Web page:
Jacobian maps showing the mean annual rate of atrophy of brain tissue (in blue color) and ventricular enlargement (in red color) for the ε4 carriers (top row) and the ε2 carriers (bottom row). These tissue changes are shown as percentages, ...

Mean annualized Jacobian values within each ROI, normalized to indicate annualized rates of atrophy (in percent volume loss per year), were computed for each subject, and group averages for each genotype are graphically depicted in Fig. 3. In general, a consistent trend was observed with the ε4 group demonstrating greater rates of atrophy across all regions of interest; however, independent t-tests of these numerical values did not reveal any statistically significant group differences (p > 0.06).

Fig. 3
Bar plots showing percent volume loss per year in the brain regions of interest for ApoE ε2 and ε4 groups. The group differences were not statistically significant for any region (p > 0.06).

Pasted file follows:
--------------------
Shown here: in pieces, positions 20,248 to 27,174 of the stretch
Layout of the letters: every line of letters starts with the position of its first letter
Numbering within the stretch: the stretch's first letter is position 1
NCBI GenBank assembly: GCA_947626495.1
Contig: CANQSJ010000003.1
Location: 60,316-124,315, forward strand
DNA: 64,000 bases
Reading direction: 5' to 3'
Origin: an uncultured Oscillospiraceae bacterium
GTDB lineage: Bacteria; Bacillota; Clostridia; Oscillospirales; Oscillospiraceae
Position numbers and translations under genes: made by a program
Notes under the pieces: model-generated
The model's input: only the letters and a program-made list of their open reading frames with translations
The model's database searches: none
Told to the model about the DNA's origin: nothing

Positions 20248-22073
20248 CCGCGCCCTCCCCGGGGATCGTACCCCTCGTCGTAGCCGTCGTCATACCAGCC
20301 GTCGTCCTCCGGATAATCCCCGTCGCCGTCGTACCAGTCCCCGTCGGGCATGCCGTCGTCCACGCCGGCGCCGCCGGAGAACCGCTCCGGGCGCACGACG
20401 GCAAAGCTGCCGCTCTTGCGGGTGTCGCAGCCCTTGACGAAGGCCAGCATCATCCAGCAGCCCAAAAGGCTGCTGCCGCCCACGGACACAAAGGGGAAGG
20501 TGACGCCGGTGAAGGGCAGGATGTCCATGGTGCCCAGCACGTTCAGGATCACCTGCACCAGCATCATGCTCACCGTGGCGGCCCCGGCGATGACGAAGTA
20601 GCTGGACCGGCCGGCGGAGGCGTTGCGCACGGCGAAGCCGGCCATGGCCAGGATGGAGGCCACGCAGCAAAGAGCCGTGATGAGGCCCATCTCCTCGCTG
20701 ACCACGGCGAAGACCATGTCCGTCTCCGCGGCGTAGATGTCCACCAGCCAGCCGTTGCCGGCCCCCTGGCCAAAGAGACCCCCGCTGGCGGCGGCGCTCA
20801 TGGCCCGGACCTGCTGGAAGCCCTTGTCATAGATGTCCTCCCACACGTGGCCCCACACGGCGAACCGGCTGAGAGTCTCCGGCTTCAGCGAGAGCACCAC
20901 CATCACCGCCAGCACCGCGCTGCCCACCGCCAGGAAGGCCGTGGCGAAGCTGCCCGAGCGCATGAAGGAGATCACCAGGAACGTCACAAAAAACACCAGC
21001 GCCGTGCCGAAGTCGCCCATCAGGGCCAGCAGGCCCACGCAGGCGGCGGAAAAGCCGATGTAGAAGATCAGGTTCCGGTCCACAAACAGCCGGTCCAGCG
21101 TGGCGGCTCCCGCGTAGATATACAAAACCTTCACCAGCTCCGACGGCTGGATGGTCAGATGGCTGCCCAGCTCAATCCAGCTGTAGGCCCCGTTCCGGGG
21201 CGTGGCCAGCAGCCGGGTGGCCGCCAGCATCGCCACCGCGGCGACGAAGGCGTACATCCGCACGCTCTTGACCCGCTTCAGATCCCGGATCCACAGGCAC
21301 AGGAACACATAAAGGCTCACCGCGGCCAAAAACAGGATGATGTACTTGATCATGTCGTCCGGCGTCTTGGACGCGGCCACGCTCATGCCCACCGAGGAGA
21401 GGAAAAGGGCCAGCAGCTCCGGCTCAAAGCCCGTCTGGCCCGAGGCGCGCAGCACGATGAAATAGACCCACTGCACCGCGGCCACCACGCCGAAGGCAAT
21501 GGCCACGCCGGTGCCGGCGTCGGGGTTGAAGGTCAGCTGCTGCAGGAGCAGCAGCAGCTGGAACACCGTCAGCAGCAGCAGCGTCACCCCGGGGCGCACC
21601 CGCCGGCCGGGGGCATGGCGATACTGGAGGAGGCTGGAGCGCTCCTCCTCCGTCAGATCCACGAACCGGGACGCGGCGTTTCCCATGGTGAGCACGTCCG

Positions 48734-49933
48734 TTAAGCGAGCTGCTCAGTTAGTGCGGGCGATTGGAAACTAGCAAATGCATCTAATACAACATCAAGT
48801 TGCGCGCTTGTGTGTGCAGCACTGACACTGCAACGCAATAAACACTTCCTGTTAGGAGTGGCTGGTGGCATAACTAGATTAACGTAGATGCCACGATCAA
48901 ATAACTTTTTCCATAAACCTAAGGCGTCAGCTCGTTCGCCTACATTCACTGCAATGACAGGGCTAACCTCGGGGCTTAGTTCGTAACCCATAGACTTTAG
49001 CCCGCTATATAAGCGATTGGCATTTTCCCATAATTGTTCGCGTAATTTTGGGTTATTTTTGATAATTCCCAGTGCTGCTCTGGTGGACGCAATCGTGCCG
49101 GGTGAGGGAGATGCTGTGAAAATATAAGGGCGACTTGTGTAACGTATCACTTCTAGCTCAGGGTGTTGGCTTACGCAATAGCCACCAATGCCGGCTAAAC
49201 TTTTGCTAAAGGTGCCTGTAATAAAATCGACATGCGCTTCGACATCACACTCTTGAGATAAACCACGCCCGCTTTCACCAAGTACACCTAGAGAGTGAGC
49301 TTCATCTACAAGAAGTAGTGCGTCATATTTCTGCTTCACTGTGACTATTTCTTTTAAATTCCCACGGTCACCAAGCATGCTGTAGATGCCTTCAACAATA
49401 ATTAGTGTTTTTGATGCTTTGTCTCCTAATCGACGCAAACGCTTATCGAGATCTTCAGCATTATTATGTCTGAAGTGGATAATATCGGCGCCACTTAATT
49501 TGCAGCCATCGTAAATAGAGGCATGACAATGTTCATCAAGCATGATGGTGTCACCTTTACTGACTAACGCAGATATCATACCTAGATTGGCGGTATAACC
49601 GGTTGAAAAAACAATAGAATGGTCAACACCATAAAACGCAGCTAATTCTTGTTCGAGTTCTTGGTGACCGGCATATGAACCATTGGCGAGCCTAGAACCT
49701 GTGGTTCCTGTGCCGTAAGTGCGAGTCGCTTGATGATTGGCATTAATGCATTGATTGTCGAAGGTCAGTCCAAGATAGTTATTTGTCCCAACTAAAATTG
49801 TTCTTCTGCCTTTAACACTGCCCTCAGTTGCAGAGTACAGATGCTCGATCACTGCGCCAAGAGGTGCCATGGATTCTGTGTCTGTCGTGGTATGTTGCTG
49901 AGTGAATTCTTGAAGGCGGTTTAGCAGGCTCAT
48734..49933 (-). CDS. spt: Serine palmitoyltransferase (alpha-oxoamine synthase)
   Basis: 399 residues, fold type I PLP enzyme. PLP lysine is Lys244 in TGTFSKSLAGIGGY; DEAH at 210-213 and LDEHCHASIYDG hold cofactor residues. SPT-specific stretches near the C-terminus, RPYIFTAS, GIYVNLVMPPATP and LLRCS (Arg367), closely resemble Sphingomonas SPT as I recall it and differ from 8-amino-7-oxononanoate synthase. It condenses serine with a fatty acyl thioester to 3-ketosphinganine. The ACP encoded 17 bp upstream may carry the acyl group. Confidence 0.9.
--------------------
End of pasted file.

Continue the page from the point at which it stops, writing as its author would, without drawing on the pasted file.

Permutation tests, using suprathreshold percentages, provide a detailed 3D visualization of the local atrophy profile. Significantly greater atrophy rates were observed for ε4 carriers compared to ε2 group for temporal lobes (p = 0.048) and more specifically, the hippocampus (p = 0.016). The p-value maps representing the regions of significant genotypic group difference are presented in Fig. 4. Interestingly, when the right and left hippocampus were examined separately, the difference between ε4 and ε2 groups was greater in the right hippocampus (p = 0.008) than the left hippocampus (p = 0.096). This is consistent with our previous findings that permutation testing, using the suprathreshold volume of statistics in a map, may be more powerful for detecting group differences than performing univariate tests on regional averages (numeric summaries) derived from the maps.

Fig. 4
Significance maps showing that the ε4 carriers demonstrate significantly greater annual atrophy rate (as indicated in blue) in the hippocampus (left panel) and the superior temporal gyrus (right panel) than the ε2 group.